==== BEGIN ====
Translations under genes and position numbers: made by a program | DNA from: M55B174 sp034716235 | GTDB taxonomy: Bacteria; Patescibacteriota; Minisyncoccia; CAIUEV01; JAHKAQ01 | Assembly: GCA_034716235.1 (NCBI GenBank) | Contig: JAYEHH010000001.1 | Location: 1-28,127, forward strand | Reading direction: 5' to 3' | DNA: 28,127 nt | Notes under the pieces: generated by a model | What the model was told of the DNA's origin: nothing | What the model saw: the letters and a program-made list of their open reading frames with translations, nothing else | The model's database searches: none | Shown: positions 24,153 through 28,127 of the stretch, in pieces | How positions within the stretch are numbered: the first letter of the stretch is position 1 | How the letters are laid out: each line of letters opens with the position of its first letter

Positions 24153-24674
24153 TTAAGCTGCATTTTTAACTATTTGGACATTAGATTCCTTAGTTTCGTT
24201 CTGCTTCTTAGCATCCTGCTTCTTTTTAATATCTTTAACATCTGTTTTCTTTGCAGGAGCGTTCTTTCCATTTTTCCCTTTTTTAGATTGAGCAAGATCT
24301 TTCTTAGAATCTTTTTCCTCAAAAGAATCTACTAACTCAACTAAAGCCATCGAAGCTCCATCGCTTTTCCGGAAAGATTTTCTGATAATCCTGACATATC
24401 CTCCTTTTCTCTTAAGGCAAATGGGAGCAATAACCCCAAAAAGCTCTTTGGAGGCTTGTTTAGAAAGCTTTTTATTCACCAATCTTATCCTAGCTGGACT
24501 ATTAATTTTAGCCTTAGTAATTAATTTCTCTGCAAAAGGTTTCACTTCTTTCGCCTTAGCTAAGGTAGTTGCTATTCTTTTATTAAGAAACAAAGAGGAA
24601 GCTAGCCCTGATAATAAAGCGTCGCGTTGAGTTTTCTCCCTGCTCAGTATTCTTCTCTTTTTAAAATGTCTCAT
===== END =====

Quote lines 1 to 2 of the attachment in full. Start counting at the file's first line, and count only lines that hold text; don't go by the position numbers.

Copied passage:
Translations under genes and position numbers: made by a program | DNA from: M55B174 sp034716235 | GTDB taxonomy: Bacteria; Patescibacteriota; Minisyncoccia; CAIUEV01; JAHKAQ01 | Assembly: GCA_034716235.1 (NCBI GenBank) | Contig: JAYEHH010000001.1 | Location: 1-28,127, forward strand | Reading direction: 5' to 3' | DNA: 28,127 nt | Notes under the pieces: generated by a model | What the model was told of the DNA's origin: nothing | What the model saw: the letters and a program-made list of their open reading frames with translations, nothing else | The model's database searches: none | Shown: positions 24,153 through 28,127 of the stretch, in pieces | How positions within the stretch are numbered: the first letter of the stretch is position 1 | How the letters are laid out: each line of letters opens with the position of its first letter

Positions 24153-24674